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Manufacturing Companies Move Toward Environmental & Economical Model

Manufacturers Waste Management Is a Moral and Economic Imperative.

Learn How Small and Growing Manufacturing Companies Move Towards This Environmental and Economical Model.

Did you know that Americans produce 4.5 pounds of waste per person each day? With over 330 million people living in the United States, that number is staggering! You may be questioning this since you likely do not throw away nearly 5 pounds of garbage on any given day. That is because nearly all of America’s waste (97%) is produced through industrial processes (1). The United States produces around 236 million tons of municipal solid waste every year, and while the numbers for industrial waste are not totally clear, some estimates go as high as 7.6 billion tons produced annually (2). This has significant economic impacts as well. On average, for each ton of garbage, it costs $30 to recycle, $50 to send it to landfill, and $75 to incinerate it (1). With manufacturers generating millions of waste annually, imagine how quickly these costs add up! Furthermore, waste has a two-fold cost to businesses, once when you purchase and process the waste materials, and when you dispose of them. This shocking level of waste can be significantly reduced. The Environmental Protection Agency (EPA) estimates that 75% of the US waste stream is recyclable, but only 30% is recycled (2).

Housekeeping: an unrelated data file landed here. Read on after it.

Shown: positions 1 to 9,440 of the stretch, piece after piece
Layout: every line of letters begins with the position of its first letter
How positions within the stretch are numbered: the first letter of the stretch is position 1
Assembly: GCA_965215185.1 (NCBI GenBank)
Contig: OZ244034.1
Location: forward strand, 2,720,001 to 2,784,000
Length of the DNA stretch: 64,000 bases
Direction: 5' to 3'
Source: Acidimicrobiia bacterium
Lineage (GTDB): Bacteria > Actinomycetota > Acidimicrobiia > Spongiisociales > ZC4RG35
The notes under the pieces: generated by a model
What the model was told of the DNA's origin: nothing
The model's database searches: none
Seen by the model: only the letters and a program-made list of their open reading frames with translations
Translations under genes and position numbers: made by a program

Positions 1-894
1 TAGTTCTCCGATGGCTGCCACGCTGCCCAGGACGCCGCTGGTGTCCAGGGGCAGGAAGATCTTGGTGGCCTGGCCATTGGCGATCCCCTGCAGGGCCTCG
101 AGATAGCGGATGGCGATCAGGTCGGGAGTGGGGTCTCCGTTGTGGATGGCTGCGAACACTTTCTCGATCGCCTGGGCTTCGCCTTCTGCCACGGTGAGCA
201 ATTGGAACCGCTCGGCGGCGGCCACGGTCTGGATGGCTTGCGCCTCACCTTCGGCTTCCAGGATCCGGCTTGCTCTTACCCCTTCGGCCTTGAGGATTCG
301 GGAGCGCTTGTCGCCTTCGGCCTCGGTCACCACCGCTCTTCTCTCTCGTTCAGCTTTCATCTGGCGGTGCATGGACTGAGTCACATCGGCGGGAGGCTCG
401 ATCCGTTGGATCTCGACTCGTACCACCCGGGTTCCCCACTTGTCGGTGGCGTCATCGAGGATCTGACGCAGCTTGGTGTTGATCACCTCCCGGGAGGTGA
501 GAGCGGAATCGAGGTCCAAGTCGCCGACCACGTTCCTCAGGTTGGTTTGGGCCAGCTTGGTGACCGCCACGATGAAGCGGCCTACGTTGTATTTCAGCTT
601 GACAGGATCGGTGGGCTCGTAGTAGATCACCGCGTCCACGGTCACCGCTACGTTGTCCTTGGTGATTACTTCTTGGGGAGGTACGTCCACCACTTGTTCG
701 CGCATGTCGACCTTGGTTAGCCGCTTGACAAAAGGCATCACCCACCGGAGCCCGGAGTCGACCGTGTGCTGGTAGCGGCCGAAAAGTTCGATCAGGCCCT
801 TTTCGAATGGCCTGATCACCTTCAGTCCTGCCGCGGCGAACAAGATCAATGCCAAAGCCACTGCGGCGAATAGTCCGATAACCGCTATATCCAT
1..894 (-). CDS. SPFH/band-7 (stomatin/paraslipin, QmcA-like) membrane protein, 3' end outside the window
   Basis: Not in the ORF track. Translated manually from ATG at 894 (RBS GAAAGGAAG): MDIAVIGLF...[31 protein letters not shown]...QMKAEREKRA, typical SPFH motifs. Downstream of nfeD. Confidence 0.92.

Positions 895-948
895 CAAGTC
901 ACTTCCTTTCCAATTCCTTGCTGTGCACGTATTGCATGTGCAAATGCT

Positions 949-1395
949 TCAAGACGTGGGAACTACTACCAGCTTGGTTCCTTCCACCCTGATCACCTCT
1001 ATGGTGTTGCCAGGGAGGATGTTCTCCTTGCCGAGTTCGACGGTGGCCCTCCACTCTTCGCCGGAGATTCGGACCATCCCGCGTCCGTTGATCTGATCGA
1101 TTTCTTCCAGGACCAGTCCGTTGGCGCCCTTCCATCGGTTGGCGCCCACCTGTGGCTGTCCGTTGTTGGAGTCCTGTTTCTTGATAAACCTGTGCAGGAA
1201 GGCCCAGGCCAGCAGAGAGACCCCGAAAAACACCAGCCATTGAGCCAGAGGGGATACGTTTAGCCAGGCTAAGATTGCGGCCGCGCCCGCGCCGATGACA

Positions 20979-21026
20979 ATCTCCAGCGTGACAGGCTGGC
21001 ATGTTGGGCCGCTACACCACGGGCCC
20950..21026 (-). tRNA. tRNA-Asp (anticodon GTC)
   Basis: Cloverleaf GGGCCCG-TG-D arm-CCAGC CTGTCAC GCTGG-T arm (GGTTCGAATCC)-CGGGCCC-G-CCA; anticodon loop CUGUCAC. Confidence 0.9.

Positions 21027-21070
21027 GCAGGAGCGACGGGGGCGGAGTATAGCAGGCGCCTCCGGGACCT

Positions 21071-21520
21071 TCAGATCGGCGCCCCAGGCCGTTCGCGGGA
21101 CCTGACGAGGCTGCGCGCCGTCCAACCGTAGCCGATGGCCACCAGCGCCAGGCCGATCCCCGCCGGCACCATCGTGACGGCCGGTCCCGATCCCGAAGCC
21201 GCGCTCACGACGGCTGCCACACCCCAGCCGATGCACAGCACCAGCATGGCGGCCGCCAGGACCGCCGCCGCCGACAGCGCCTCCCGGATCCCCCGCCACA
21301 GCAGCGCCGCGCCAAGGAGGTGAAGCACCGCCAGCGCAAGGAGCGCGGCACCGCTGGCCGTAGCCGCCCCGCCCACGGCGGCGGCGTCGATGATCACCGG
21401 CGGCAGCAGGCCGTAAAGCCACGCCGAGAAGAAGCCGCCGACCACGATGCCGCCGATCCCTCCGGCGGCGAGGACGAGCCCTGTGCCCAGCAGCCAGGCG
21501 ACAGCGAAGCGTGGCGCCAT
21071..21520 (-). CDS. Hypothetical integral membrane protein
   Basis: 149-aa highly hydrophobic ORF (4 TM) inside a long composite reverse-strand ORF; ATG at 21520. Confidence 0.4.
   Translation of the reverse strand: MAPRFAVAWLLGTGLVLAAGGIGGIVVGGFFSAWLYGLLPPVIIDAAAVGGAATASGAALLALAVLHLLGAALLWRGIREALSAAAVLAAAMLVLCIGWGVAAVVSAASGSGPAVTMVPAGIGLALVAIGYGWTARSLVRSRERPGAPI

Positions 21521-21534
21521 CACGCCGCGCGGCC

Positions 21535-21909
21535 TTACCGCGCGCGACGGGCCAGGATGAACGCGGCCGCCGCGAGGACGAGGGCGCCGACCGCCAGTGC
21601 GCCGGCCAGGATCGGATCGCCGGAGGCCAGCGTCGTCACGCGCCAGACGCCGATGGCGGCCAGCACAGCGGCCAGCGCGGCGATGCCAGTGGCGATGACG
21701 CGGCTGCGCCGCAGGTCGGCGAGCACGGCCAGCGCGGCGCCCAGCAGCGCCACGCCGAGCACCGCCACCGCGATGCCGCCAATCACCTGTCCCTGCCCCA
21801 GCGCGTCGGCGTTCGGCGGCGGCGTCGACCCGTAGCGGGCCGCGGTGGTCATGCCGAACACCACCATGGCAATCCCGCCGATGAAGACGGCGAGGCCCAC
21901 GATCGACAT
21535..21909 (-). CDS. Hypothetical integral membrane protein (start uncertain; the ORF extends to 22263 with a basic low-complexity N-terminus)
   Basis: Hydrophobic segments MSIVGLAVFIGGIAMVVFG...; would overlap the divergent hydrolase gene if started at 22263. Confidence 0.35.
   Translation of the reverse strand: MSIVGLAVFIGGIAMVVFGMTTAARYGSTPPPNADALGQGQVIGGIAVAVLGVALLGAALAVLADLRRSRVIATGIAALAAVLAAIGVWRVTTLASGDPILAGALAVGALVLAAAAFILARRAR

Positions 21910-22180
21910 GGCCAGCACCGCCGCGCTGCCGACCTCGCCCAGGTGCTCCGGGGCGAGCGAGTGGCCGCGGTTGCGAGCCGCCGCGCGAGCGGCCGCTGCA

Manufacturers Waste Management

With the new legislation, pressure from consumers to create sustainable manufacturing processes, and overall corporate responsibility, reducing waste is an issue that small and midsize manufacturers must address. However, according to Gartner, 35% of companies still lack formal corporate supply chain sustainability goals, while another 49% of respondents said their companies did have such goals (3). The future of sustainability is looking brighter as supply chain professionals are beginning to see the financial benefits. For Manufacturers Waste Management most of them plan to invest in waste reduction, ethical sourcing, water-efficiency improvements, and carbon emission reduction over the next 18 months, with waste reduction and water-efficiency improvements seen to have the greatest fiscal benefits (3).

Strategies for Industrial Waste Management

  • Optimize Your Inventory Management
  • Repurpose & Recycle Waste Products
  • Improve Your Quality Control

Sources:

  1. https://www.ercofusa.com/online-guides/budgeting-for-waste-disposal/how-expensive-is-wastedisposal/
  2. https://recoverusa.com/industrial-waste-management/
  3. https://www.supplychaindive.com/news/waste-sustainability-cost-savings-supply-chain-gartnersurvey/595942/

“FDA regulatory standards require traceability, which includes not only the components and finished goods, but the ability to audit the entire process from cradle to grave. SAP Business One facilitates all of this, giving us the visibility we need to achieve our rigorous QA standards and meet all FDA guidelines.”

– Justin Ku, Administration & Operations Coordinator, Swabplus

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